Model car building is really about defying the limitations imposed by gravity and friction on speed and, ultimately, flight.   Where I live, traffic, even along expressways, can be so congested that the expressways have been aptly named long parking lots.  It is really only at certain hours of the day or on rare weekends that this expressway lives up to its name.  Perhaps that explains why the residents of my city continue to purchase Porsches and Ferraris.  Putting aside the status one gains by acquiring these outrageously-priced machines, the few minutes of death-defying, exhilarating, ‘’super-sonic’’ (or almost) speeds of over 200 kph is what perhaps makes every single dollar spent worth it.

Model car building indulges this unquenchable thirst for speed, in a manner that is clean, green, and accident-free.  It is also a lot cheaper than shelling out six figures for the real item with a prancing horse logo.

Going beyond a celebration of pure speed, model car building also means recreating a world that has become dangerously dependent on smokestack industries (e.g. steel and rubber tire manufacturing) and on rapidly-depleting fossil fuels.  Model car building is fleeing from a dependency on technologies and resources that are wasteful and destructive and towards those that are restorative and renewable.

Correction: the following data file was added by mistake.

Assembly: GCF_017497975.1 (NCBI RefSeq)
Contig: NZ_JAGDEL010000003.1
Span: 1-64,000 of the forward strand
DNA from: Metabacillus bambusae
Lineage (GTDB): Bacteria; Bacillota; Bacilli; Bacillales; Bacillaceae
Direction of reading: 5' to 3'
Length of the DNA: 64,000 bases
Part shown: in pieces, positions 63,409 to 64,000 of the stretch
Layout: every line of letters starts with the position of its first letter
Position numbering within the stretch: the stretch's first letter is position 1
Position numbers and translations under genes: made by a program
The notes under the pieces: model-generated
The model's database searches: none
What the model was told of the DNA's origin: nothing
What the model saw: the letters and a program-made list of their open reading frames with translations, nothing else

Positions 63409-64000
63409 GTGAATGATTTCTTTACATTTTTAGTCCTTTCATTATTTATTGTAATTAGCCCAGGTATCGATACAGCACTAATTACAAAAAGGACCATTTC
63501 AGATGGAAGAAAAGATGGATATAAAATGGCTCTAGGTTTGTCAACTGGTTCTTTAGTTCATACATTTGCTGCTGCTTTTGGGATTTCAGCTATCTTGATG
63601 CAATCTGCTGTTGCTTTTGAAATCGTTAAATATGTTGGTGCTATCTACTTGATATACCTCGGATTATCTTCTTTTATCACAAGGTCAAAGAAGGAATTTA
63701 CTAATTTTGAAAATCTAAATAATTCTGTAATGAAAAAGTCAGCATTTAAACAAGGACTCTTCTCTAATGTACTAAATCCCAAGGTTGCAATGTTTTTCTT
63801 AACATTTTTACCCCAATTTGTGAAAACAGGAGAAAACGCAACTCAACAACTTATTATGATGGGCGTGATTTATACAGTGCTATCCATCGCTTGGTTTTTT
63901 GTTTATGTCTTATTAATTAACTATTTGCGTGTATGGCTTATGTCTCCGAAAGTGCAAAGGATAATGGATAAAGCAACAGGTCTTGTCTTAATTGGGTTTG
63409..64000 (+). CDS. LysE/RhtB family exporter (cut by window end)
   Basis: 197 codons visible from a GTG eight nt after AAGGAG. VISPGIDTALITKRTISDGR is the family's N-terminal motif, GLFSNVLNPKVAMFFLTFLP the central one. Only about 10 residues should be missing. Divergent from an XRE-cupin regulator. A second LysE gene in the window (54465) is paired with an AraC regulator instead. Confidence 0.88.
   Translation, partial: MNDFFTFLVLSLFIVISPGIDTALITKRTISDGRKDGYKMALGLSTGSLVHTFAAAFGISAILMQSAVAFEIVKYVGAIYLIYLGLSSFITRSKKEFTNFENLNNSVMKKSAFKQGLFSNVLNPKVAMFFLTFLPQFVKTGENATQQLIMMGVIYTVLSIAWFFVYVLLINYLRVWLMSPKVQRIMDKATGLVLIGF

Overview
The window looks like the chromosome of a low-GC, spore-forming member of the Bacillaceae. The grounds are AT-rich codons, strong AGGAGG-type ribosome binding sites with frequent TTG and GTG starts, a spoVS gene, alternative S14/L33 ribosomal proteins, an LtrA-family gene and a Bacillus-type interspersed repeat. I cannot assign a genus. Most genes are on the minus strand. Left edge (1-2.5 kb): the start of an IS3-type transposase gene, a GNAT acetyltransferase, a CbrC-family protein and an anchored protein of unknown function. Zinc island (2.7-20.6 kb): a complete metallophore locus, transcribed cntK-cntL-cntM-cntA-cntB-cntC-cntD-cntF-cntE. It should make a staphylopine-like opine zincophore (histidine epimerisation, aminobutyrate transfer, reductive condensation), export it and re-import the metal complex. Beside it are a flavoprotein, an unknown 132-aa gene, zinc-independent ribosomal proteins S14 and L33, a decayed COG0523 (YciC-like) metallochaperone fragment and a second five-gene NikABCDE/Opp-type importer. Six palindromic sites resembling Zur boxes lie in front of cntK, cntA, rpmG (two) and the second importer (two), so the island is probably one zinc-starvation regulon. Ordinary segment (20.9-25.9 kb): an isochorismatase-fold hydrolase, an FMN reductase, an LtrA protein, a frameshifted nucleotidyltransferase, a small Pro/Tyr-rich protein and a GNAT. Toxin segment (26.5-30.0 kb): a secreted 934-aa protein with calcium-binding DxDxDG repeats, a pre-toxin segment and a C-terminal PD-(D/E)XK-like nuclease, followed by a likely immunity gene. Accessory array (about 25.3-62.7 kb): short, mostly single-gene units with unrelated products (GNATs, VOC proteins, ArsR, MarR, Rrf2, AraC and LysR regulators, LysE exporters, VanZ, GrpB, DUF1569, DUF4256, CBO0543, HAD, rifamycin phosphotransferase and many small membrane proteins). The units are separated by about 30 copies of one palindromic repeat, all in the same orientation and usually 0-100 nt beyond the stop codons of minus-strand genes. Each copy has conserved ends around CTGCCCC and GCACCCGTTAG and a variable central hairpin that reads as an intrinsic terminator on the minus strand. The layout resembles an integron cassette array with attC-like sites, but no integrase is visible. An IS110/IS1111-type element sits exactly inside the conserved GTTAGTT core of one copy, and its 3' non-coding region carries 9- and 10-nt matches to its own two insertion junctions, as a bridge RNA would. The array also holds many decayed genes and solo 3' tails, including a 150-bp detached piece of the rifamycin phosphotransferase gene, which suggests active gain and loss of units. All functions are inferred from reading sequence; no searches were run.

Model car building is jolly good fun

Our world offers a lot of opportunities for distraction and entertainment, ranging from dangerous to destructive.  Drinking, designer drugs and drag racing – or all of the above – are but a few of those ways to ‘’have fun’’.

What constitutes fun occupies a very broad band, morally, legally, ethically.

Model car building and sharing is unequivocally moral, legal, and ethical.  It is also about designing a greener, cleaner environment.  While I imagine myself designing a meaner-looking Maserati, a faster Ferrari, or a jauntier Jaguar I also realize that these machines require tons of steel that have to be mined, leather that has to be taken from animals (even though domesticated), and leave a huge carbon footprint from the fuel it guzzles and the rubber it burns.